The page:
The latest bottleneck to rolling out diagnostic testing for COVID-19 has been a shortage of tools and equipment needed to collect and transport samples. Manufacturers of swabs and transport media say that this is likely to be a short-lived shortage, however, as they have already ramped up manufacturing.
Although lowly nasopharyngeal swabs are rarely in the spotlight, they became a hot topic this week when some hospitals began reporting back orders from their primary suppliers. Likewise, specially designed commercial transport media was reportedly becoming hard to procure.
The market for NP swabs and transport media is dominated by Becton Dickinson, Copan Diagnostics, Puritan Medical Products, and Thermo Fisher Scientific. Other companies, like Lucence and Longhorn Vaccines and Diagnostics, also make special sample collection media that could potentially be used in the COVID-19 crisis.
NP swabs are not the ordinary Q-tip. They have extra-long, flexible, thin shafts, to reach far into the nose, and they are manufactured in a such a way to reduce the likelihood of contaminating nucleic acids that might interfere with testing.
There are now seven molecular diagnostic tests for COVID-19 and they have varying requirements for swabs and transport media.
For example, DiaSorin's product information for its EUA Simplexa COVID-19 Direct Test specifies that the acceptable specimen type is nasopharyngeal swabs in approximately 3 mL of Copan Universal Transport Media (UTM) or BD Viral Transport Media (VTM), "or equivalent." In terms of swabs, the information does not specify a manufacturer, only that swabs have a synthetic tip, for example, made with Dacron, nylon, or rayon, as well as an aluminum or plastic shaft. The instructions note that calcium alginate swabs—which are typically used to obtain samples for bacterial culture—may contain substances that inhibit PCR testing and should not be used.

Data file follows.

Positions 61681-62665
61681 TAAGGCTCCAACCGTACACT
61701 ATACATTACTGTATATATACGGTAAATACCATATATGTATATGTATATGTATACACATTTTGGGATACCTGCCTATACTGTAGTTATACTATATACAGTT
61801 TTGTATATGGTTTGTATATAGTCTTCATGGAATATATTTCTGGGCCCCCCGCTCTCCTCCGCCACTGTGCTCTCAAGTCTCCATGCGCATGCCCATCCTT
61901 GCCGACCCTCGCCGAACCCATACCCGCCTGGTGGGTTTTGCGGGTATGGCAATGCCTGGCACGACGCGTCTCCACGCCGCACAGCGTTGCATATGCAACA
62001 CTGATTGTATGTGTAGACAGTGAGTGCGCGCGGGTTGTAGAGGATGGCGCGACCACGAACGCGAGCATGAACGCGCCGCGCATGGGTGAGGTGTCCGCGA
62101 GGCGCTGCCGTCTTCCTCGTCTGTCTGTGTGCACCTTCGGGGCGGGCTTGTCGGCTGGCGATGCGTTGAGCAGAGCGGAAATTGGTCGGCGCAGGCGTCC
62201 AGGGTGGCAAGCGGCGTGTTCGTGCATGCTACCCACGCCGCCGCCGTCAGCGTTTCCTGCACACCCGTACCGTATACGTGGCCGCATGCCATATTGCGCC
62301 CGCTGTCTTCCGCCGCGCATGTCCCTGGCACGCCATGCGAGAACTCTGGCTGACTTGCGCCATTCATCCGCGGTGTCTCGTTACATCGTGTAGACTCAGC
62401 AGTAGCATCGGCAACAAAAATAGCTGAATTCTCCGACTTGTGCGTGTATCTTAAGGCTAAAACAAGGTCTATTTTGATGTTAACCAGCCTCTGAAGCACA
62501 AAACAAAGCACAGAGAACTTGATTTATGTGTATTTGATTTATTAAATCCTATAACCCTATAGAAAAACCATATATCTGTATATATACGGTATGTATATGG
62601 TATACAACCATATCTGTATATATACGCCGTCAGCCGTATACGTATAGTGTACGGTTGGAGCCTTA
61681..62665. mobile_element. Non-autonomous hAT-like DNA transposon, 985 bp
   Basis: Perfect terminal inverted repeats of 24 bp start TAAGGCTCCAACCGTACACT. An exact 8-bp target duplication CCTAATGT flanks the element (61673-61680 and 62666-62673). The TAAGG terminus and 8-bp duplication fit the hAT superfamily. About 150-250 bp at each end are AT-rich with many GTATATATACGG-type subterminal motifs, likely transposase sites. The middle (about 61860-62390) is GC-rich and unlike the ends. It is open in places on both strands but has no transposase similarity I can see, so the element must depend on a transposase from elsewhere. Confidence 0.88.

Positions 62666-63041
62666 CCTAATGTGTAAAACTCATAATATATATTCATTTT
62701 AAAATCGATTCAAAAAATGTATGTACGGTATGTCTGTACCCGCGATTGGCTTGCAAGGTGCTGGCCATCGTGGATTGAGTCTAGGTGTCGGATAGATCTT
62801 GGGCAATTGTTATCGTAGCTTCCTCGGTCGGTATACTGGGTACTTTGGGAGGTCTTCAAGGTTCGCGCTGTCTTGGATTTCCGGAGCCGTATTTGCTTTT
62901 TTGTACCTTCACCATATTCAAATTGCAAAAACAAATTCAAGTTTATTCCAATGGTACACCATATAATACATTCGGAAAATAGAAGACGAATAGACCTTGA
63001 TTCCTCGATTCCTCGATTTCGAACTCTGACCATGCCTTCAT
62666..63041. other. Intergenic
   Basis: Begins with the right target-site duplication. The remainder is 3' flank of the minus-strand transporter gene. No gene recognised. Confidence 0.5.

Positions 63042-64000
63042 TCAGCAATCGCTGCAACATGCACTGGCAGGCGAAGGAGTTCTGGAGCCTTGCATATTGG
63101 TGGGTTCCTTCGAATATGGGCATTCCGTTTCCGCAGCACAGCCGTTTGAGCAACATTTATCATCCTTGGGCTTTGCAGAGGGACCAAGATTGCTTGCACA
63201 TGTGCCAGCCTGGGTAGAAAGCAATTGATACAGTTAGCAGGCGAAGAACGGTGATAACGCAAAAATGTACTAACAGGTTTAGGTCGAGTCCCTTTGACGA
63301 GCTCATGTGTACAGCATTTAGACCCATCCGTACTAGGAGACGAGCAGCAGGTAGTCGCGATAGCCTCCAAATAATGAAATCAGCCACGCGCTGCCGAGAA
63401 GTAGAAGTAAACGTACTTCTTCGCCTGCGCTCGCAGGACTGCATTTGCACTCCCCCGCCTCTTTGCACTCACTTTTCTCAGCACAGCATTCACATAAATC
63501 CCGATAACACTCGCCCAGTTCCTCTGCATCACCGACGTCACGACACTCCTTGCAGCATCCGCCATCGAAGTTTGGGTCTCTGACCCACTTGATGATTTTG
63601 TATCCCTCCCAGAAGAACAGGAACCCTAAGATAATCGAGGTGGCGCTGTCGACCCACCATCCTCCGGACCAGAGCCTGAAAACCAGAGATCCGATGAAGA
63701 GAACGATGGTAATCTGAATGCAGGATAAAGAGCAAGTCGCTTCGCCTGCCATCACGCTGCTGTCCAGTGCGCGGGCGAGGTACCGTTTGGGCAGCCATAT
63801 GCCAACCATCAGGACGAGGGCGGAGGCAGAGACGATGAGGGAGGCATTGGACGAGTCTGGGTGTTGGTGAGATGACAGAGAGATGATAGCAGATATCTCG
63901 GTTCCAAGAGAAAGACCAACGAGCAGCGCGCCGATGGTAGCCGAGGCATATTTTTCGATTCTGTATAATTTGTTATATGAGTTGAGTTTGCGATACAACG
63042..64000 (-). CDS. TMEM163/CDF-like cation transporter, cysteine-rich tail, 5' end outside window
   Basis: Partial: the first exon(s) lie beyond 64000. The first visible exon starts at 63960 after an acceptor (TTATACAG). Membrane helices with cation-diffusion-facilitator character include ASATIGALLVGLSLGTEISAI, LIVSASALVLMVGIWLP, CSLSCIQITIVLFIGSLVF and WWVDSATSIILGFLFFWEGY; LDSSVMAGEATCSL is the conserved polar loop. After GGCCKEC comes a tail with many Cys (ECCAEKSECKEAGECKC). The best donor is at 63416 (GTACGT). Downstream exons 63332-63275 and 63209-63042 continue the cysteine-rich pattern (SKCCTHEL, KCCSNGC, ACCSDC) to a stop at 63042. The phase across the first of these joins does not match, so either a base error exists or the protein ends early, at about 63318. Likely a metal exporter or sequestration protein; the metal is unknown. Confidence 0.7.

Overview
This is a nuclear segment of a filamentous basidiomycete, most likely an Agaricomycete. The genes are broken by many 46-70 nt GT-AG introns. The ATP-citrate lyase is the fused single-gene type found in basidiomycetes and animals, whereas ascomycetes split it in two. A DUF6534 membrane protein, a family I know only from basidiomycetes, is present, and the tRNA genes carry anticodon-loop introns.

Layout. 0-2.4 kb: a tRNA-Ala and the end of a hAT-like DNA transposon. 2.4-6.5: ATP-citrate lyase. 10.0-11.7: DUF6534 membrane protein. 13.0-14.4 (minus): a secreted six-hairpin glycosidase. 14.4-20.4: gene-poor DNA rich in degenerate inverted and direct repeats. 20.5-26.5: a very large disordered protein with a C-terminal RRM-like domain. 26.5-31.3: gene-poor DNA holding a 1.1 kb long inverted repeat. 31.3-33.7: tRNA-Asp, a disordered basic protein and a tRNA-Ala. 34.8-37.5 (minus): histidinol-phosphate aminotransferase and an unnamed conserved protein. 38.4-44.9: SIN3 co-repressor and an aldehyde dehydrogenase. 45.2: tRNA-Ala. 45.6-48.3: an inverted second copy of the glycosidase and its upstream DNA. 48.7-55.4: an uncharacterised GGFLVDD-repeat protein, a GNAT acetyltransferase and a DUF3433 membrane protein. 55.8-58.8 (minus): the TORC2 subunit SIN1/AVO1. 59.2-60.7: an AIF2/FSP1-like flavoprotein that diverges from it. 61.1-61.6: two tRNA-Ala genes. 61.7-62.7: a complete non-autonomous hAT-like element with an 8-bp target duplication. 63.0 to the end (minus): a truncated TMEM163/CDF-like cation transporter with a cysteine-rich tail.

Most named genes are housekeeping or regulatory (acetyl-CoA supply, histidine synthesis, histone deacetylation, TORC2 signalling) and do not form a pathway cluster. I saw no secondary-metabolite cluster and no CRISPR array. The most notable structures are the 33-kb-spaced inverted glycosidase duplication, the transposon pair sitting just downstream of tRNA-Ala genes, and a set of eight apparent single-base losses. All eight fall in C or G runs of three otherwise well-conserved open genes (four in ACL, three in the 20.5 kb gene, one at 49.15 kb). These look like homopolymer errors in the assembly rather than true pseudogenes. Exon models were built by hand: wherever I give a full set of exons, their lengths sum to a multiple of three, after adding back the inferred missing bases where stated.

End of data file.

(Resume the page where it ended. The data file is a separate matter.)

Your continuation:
Hologic's instructions for the Panther Fusion test recommend a polyester-, rayon-, or nylon-tipped swab, and state that the test has been verified with Copan UTM, BD VTM, and also certain formulations of a transport media from Remel MicroTest.
Roche's Cobas test meanwhile specifies nasopharyngeal and oropharyngeal swab samples collected in a Copan UTM-RT System (UTM-RT) or BD Universal Viral Transport System (UVT), which are essentially kits that contain the transport media in a tube as well as the swab.
The Quidel Lyra assay does not constrain the swab manufacturer, but requires viral transport media to be certain formulations of Remel MicroTest or Copan's UTM.
The test information for the Abbott RealTime test directs users to Centers for Disease Control and Prevention guidelines for specimen collection, which were updated to adjust for the shortages. The CDC guidelines now say that an oropharyngeal swab is an acceptable specimen type if NP swabs are not available. They also note that standard operating procedure for public health labs is to create their own viral transport media in accordance with CDC's protocols.
Quest Diagnostics, meanwhile, guides users of its lab-based testing to use its "V-C-M transport medium or other comparable transport medium," as well as CDC-guided sample collection methods.